The number of COVID-19 has increased in the last seven weeks
UMMATIMES - The World Health Organization, stated that the global transmission rate of COVID-19 has increased again. WHO warned again that countries wishing to relax should not be careless because the COVID-19 pandemic is still dangerous.
Globally, there have been 114 million cases and 2.5 million deaths due to COVID-19. The number of daily cases, since mid-February, has gradually increased again to almost half a million per day by the end of February 2021.
"We have to warn again that this virus can come back if we let it. We must not allow that to happen," said WHO Technical Chief, Maria Van Kerkhove, March 2, 2021.
WHO Director General Tedros Adhanom Ghebreyesus, said the increase in cases was really disappointing, but he had predicted it would happen. he appealed to countries wishing to carry out the easing to reconsider their plans. "Relying on COVID-19 vaccination alone is not enough to begin loosening the social restrictions of COVID-19.
"If countries rely solely on the COVID-19 vaccine, they make mistakes. Basic social restrictions remain the most important foundation for responding to the COVID-19 pandemic," said Tedros Adhanom Ghebreyesus.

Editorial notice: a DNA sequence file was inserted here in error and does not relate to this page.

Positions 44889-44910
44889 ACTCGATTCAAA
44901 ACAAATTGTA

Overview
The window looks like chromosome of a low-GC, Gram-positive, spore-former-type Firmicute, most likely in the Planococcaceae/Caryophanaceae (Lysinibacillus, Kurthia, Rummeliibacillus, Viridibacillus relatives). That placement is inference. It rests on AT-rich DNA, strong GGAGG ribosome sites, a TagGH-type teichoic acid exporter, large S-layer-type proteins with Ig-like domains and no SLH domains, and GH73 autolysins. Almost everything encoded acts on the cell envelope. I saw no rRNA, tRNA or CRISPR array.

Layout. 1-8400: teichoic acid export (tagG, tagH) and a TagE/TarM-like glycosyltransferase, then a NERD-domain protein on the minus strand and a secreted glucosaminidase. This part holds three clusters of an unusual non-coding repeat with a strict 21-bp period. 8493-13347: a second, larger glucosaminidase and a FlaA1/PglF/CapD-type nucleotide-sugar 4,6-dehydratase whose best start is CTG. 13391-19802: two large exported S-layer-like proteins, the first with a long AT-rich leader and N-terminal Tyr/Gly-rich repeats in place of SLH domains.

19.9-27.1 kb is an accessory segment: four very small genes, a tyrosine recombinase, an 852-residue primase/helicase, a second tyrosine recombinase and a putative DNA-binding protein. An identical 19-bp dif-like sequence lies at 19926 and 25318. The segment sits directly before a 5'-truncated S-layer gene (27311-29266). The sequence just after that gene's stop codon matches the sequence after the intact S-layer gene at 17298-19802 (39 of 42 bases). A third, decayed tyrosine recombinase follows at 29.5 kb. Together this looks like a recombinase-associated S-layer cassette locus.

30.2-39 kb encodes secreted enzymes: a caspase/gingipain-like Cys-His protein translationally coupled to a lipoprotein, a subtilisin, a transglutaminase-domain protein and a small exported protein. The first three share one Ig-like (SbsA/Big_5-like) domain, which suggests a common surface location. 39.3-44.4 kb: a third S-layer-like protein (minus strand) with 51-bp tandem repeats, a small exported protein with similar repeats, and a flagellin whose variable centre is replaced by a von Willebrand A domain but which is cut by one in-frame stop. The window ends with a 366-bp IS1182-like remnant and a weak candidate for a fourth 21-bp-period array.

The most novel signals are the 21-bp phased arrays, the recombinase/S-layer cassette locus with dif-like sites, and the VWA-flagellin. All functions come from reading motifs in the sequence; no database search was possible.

"It's sad that some countries still prioritize vaccinating people who are younger, with less risk of symptoms, over helping medical workers and the elderly in the country," Ghebreyesus said.
Tedros Adhanom Ghebreyesus announced the continued distribution of the vaccine through his initiative, COVAX. Ghana and Ivory Coast became the first countries in the world to receive the COVID-19 vaccine via COVAX.
Ghebreyesus again invited countries with an excess supply of the COVID-19 vaccine to donate via COVAX. According to UN data, there are more than 100 countries that have not received a single dose of the COVID-19 vaccine.
WHO Emergency Expert, Mike Ryan, said the handling of the COVID-19 pandemic has improved since vaccinations began in various countries. However, it is still too soon to say that humans are immune to the COVID-19 virus.